Karnataka Phase 1 Lok Sabha poll: Resurgent Congress vs determined BJP

In Karnataka, elections are happening against the backdrop of an impressive Congress victory and BJP's political humiliation a year ago.

ByB S Arun

Published Apr 27, 2024 | 4:00 PM Updated Apr 27, 2024 | 4:00 PM

Polling booth in Mysuru, Karnataka. (iStock)

The 14 constituencies that went to the polls in the first phase of Lok Sabha elections in Karnataka on 26 April have witnessed a fierce, direct showdown between the Congress and the BJP-Janata Dal (Secular) combine.

In 2019, the BJP won 11 of these 14 seats. The saffron outfit swept the 2019 polls in the state, winning 25 of the 28 seats, and also ensured the victory of a party-backed Independent in the state. Last time, the JD(S) had an alliance with the Congress, but the two parties won just one seat each, thanks to the lack of coordination at the leaders’ level and on the ground.

In Karnataka, elections are happening against the backdrop of an impressive victory Congress scored by winning 135 seats a year ago; the ruling BJP was humiliated as it ended up with 66. As usual, JD(S) was a distant third with 19 seats and its lowest tally, but it was also badly mauled. In these 14 seats, Congress had won 63 assembly segments in the 2023 elections, followed by BJP at 33, JDS at 14, and 2 Independents, totalling 112.

However, that mammoth victory is no guarantee for a repeat performance in the current elections. Karnataka’s electorate has always distinguished between the elections in the state assembly and parliamentary polls. The remaining 14 constituencies of north Karnataka, including one of Shivamogga from the south, will go to polls on 7 May.

Also read: Boycott, unrest mar Karnataka poll

Tight battle for every seat

In the first phase, the turnout was nearly the same as in 2019 – 69 percent, with Mandya scoring the highest at 80 percent and Bengaluru city hovering between 53 and 54 percent.

This time, Karnataka is considered one of the most important states for BJP and Congress. BJP, after the 2023 drubbing, desperately wants to bag as many as possible, but a resurgent Congress is not letting it go easily. There is a fight for nearly every seat, and Congress appears to be on a better wicket in some of them.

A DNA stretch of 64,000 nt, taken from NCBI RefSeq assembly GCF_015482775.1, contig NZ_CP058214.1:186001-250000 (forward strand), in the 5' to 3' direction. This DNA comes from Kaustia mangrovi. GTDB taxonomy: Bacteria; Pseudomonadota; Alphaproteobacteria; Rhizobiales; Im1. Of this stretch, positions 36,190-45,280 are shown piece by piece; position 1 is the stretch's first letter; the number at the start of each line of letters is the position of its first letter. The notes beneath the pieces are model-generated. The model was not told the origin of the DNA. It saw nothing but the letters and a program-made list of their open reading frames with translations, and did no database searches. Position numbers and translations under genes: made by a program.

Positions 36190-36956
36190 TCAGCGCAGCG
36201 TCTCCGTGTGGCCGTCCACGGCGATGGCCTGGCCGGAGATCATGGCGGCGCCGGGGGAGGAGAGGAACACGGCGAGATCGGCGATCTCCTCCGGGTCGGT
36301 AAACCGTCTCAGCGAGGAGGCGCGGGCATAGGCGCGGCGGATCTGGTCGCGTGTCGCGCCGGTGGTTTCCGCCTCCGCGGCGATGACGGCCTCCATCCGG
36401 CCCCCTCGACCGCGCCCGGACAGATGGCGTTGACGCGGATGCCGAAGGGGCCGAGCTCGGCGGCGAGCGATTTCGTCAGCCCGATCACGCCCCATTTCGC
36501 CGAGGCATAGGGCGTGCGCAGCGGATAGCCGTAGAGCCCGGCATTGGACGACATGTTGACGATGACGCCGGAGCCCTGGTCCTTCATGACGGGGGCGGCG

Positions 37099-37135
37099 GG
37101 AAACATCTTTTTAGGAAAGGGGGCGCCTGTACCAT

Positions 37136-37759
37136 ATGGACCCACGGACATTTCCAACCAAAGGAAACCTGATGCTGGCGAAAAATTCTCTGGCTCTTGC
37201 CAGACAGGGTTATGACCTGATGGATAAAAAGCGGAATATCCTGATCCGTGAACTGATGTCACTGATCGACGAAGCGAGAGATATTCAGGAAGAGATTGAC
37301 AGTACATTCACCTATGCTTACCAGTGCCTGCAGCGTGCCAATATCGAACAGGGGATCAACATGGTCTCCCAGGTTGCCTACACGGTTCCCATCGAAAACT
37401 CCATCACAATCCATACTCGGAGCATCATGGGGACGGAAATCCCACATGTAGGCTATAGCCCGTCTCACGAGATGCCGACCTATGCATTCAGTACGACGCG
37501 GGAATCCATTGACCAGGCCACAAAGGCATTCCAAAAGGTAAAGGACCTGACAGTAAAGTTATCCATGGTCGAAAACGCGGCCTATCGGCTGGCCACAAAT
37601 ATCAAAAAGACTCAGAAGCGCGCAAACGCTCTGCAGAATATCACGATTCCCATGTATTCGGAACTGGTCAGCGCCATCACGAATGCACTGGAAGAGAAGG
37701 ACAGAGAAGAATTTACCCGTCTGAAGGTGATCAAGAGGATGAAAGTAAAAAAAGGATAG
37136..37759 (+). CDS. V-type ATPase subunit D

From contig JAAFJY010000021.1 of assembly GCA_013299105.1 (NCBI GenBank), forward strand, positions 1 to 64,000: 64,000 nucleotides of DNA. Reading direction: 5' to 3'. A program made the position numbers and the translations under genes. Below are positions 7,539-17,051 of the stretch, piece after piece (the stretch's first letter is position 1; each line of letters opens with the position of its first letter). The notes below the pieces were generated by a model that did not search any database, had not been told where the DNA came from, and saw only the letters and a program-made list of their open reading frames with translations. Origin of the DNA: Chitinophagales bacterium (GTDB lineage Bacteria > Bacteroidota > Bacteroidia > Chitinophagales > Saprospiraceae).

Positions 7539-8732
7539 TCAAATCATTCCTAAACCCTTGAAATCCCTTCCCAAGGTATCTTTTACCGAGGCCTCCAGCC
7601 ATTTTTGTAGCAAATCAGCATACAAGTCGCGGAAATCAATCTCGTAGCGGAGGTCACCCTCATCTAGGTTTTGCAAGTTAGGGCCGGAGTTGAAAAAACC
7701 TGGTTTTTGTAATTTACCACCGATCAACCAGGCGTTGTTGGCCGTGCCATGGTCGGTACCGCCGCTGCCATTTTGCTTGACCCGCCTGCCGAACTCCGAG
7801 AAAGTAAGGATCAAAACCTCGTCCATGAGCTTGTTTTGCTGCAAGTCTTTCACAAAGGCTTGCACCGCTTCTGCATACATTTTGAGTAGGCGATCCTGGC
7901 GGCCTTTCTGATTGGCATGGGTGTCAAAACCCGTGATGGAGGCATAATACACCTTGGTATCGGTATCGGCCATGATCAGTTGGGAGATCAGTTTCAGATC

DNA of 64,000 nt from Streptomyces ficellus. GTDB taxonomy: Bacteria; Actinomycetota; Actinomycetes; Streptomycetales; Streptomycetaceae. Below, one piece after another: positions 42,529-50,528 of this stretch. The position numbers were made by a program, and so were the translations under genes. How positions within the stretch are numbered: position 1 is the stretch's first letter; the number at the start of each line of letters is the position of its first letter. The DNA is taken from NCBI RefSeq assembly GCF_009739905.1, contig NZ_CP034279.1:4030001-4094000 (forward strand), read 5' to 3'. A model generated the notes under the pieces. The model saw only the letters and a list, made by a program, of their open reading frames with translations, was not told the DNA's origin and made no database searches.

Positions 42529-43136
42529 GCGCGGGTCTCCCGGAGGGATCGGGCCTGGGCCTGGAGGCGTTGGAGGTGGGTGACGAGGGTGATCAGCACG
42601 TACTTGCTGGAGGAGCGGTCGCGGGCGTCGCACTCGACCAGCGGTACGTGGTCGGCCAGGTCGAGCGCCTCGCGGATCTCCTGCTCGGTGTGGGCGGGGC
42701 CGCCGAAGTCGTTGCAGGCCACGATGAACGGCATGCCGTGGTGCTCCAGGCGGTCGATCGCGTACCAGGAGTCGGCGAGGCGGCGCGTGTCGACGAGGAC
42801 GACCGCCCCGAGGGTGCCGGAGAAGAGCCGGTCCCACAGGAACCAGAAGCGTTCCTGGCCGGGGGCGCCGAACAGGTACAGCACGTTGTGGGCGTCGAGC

However, the coming together of BJP and JD(S) seems to be paying off because of a good understanding between the leaders of the two parties as well as workers at the ground level, barring Hassan. In this Vokkaliga stronghold, BJP’s state general secretary, Preetham Gowda, is up against the official NDA candidate Prajwal Revanna.

All the seats that went to the polls yesterday are situated in south Karnataka, where the JD(S) once held sway. In 2023, the Congress broke the JD(S) hold over the Vokkaliga heartland of Mandya by sweeping the district and performing well in the other Vokkaliga-dominated districts of south Karnataka.

Both major parties, especially the saffron outfit, faced a massive rebellion over ticket distribution in most seats. Both parties pacified most of the rebels, but the BJP expelled one of its seniormost leaders, backward Kuruba (shepherd) community leader K S Eshwarappa, bete noire of BJP veteran and Lingayat strongman B S Yediyurappa, as he is contesting against sitting MP B Y Raghavendra, son of BSY, in Shivamogga.

A Congress leader, Anil Kumar, is in a contest in Davanagere as an independent. The rebel factor in these two seats and internal disquiet against official nominees may cause trouble for both parties, especially the BJP. The saffron party refused to renominate some 15 sitting MPs, while Congress, which could not find proper candidates, brought in over ten new faces.